Where Is The Outrage?

Adam's Apple

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Unauthorized Diplomacy--Where's the Outrage?
By David Limbaugh, World Net Daily
December 16, 2006

Democratic Sen. Bill Nelson traveled to Syria and met with its president, Bashar Assad, without the authority and contrary to the wishes of the Bush administration, including the State Department.

The well-known policy of the Bush administration is that the United States has limited diplomatic ties with the Syrian government because of its support for terrorist organizations Hezbollah and Hamas, its support of terrorism and ethnic strife in Iraq, and its policy toward Lebanon.

The Constitution firmly places the conduct of U.S. foreign policy in the hands of the executive branch because the Framers understood the pitfalls of conducting foreign policy by committee.

Legislators, no matter how personally popular or professionally respected, and irrespective of the wisdom or foolishness of the policies they are seeking to promote, have no business – as a matter of constitutional law, historical practice and common sense – meeting with foreign leaders without executive permission. (Some would even argue that Nelson's unilateral junket violates the Logan Act – which carries criminal penalties – but there's insufficient space to address that here.)

A nation can't effectively conduct foreign policy when it speaks with more than one voice any more than a private business can optimally negotiate a transaction when two of its principals are sending mixed signals to the other side. You must speak with one voice, or you will allow the other side to divide and conquer you.

for full article:
http://www.worldnetdaily.com/news/article.asp?ARTICLE_ID=53398
 

CSM

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You would think that some of the posters on this board would be all over this...especially since they are so quick to point out the current President's abuse or outright dismissal of the US Constitution....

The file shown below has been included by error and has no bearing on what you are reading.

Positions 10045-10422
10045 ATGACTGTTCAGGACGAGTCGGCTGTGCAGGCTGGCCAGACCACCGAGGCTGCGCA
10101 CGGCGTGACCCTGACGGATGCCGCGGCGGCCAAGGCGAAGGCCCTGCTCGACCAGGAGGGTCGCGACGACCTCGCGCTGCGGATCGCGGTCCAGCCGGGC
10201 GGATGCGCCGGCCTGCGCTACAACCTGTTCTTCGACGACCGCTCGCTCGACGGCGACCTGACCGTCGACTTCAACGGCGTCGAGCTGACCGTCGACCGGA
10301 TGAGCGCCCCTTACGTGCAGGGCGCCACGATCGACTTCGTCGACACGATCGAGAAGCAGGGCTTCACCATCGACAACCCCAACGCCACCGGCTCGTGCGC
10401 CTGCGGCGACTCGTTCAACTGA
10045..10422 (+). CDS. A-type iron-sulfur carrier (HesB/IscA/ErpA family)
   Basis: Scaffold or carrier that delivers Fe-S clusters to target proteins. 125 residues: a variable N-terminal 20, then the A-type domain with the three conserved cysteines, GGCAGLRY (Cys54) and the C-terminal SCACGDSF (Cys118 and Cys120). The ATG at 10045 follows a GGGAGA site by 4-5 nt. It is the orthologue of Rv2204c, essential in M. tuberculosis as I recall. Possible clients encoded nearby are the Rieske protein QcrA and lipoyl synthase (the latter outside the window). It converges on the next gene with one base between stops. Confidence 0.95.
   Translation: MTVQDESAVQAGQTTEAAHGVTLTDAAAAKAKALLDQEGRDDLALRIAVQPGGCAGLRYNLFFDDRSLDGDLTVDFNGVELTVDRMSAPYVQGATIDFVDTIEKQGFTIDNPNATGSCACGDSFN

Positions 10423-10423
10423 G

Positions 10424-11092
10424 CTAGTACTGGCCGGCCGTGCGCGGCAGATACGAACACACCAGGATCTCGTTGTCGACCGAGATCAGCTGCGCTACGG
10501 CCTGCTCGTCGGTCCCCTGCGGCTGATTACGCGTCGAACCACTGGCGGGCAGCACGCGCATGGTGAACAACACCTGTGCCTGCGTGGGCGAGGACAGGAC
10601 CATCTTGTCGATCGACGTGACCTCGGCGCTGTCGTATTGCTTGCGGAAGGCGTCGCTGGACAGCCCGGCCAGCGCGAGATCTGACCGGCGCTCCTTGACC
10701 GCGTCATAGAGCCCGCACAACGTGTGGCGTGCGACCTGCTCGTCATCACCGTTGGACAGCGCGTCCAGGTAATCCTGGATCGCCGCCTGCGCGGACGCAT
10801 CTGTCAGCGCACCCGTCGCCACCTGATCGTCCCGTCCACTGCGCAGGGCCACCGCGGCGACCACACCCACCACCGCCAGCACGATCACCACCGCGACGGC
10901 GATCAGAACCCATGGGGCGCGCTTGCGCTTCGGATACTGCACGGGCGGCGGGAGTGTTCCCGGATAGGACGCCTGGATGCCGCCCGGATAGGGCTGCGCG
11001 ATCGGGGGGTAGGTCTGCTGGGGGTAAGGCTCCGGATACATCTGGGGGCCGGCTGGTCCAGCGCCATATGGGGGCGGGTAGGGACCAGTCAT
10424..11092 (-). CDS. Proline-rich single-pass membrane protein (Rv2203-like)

Just one more example of the hypocricy of some of our more liberal posters. Right Jillian and Bully?
 

90K

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:wtf: It would be interesting to see if an investigation is done over the misappropriation of funds for starters, and next if this Senator would be relieved of his job and positional authority just because of the lack of concern over the White House set standards on such a move. I guess this is a blatant disregard for authority and he'll be allowed to continue this type of stuff in the future and in fact both Democrats and Republicans with start this type of deal.
 

Dirt McGirt

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Here's a better link.

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Democrats challenge Bush doctrine on Mideast tour By Dan Murphy, Staff writer of The Christian Science Monitor
Tue Dec 19, 3:00 AM ET

CAIRO - Last week, Bill Nelson (D) of Florida became the first US senator to visit Syria's President Bashar Assad in nearly two years. Tuesday, Democratic Senators John Kerry of Massachusetts and Christopher Dodd of Connecticut are due in Syria for high-level talks.

Since the Democrats seized control of Congress, they're tackling the thorny issues of the Middle East head on, particularly Iraq. And to these Democrats, that means talking to regimes like Mr. Assad's.

While the Bush administration may not like it - White House spokesman Tony Snow said Senator Nelson's visit with the Syrian leader was "not appropriate" and charged that it lends "a further specter of legitimacy to that government [which] undermines the cause of democracy in the region" - these senators are providing a glimpse of the approach the US would take if Democrats were to seize control of the White House.

Out would be the "no talking" approach to Iran and Syria, and in would be direct engagement on issues like the Israeli-Palestinian conflict and the instability that's roiling Iraq.

In a meeting with a small group of reporters in Cairo on Friday before heading on to Iraq and Syria, Senator Kerry was defiant about criticism that he was undermining the Bush administration's policies.

He said refusing to talk to these regimes is "a mistake ... the kind of policy that's got us into trouble in the region, and it needs to change."

He also was clear about what's prompting these sorts of visits. "Now that the Democrats are in control of Congress, we have an even larger responsibility to set a direction ... as a counterbalance."

p: Iran?
Mr. Kerry said he would be willing to travel to Tehran to meet with Iranian President Mahmoud Ahmadinejad, implying it had been under consideration for this trip. "We were not able to make arrangements in the short time we had, but I would be willing to go,'' he said.

While such contacts have been quietly urged by members of the State Department for years, and were among the key recommendations of the Iraq Study Group's (ISG) report on Bush Administration policy in Iraq, it's not clear how much they could actually accomplish for Iraq.